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Hybrid TCA to allow low cost test carrier for high power burn-in and test applications Disclosure Number: IPCOM000192528D
Original Publication Date: 2010-Jan-22
Included in the Prior Art Database: 2010-Jan-22
Document File: 3 page(s) / 103K

Publishing Venue



A hybrid structure for a Temporary Chip Attach (TCA) Carrier is proposed. It consists of an organic carrier base with a ceramic interposer on which a Semiconductor chip can be temporarily attached to for test purposes. This enables a Known Good Die (KGD) process in a chip manufacturing flow. The ceramic interposer matches the CTE of the die to allow reliable mounting of the die with the fragile C4 interconnect required for damage free shear of the die from the TCA post test. The organic carrier provides a low resistance path for interfacing signal and power delivery from the test socket to the ceramic interposer and up into the die.

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Hybrid TCA to allow low cost test carrier for high power burn -in and test applications

In multi-chip modules (MCM) manufacturing test methodologies are required to provide known good die (KGD) for Bond and Assembly onto the MCM carriers to minimize rework of the assembled MCMs. Much of the testing to identify KGDs exist at wafer test, but in areas where reliability or performance require, a temporary chip attach (TCA) carrier may be required to expose the singulated die to extreme temperatures and voltages of Burn In. These conditions tend to cause acceleration of early life failures, so modules are not shipped with silicon that have defects that would manifest themselves as early life failures in the customer's installation. This helps minimize warranty costs and maintain customer satisfaction. In addition Burn In can be used to force NBTI (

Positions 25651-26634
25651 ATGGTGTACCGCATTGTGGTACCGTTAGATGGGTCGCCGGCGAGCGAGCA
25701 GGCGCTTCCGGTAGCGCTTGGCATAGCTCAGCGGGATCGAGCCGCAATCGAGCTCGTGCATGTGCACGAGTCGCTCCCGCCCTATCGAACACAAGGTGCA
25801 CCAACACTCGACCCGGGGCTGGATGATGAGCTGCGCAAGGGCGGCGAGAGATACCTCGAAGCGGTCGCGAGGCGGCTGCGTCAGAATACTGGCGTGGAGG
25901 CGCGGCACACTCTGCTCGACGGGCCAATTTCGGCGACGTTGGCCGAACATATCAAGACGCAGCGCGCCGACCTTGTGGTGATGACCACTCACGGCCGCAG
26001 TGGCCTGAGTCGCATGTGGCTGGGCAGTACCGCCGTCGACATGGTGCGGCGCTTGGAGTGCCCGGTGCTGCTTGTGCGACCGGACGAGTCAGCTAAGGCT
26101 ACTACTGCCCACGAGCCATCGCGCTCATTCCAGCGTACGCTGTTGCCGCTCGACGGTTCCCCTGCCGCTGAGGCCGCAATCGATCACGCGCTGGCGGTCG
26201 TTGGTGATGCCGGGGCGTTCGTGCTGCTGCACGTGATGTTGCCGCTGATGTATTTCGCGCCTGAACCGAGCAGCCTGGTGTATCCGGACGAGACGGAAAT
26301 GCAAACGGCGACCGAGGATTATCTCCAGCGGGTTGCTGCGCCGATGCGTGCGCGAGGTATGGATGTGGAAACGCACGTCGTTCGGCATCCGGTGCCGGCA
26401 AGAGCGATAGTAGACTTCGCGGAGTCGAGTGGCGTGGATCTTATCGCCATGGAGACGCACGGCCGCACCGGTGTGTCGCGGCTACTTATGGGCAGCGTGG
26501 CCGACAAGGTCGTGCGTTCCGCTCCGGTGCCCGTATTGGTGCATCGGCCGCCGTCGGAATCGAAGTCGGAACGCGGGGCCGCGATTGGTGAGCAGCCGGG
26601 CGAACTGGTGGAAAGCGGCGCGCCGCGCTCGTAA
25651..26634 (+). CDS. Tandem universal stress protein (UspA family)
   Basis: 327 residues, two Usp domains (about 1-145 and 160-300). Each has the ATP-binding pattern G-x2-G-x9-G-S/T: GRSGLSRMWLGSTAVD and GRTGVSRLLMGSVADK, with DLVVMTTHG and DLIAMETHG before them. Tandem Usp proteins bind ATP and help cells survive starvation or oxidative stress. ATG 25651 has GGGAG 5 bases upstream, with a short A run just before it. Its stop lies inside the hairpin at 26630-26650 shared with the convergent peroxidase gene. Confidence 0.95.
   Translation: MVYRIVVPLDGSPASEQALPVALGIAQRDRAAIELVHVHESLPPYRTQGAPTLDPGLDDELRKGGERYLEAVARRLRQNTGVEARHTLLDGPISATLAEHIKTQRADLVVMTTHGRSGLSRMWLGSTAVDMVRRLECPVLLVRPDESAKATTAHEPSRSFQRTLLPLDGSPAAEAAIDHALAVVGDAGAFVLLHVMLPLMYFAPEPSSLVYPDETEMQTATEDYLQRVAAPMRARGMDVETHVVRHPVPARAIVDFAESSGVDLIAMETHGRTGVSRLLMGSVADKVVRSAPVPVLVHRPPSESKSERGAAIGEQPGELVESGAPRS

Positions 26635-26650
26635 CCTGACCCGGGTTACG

Negative bias temperature instability) gate threshold shifts expected over the life of the

product, so that performance guardbands can be minimized as the shift is already accounted for. Burnin could be done at the MCM level, but identification of failing die after MCM bond and assembly is expensive and the tooling to support power and thermal management is much more difficult when burning in an MCM than a Single Chip Module (SCM) of which a TCA is a special manifestation of.

A cross section of a typical TCA representing the state of the art is shown in Figure 1.

A chip with C4s attached is joined to a TCA carrier such that the metallurgical (or mechanical)

between the c4 and TCA carrier will not result in damage to the c4s when the chip is sheared off. Slightly elevated temperatures during the shear operation may help accomplish this. The TCA carrier must be structurally sound enough to withstand elevated temperature testing as well as CTE (coefficient of thermal expansion) matched to the die in order that the electrical integrity of the c4 attachments is not compromised during testing. Present inexpensive materials used for TCAs include alumina with molybdenum conductors embedded for signal and power connectivity from the LGA pads on the bottom of the TCA carrier to the chip c4 connections. The alumina technology employed for this results in a very poor relationship between vertical and horizontal conduction paths. The horizontal conduction paths could be an order of magnitude higher in resistance than the vertical paths. The horizontal paths are the result of traces, meshes, or planes screened onto dielectric layers which are stacked to the thickness of the TCA. The vertical paths are vias which have significantly more cross-section than the horizontal paths. The effect of this disparity in conduction is that the



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current supplied to the chip under test does not spread very much from under the...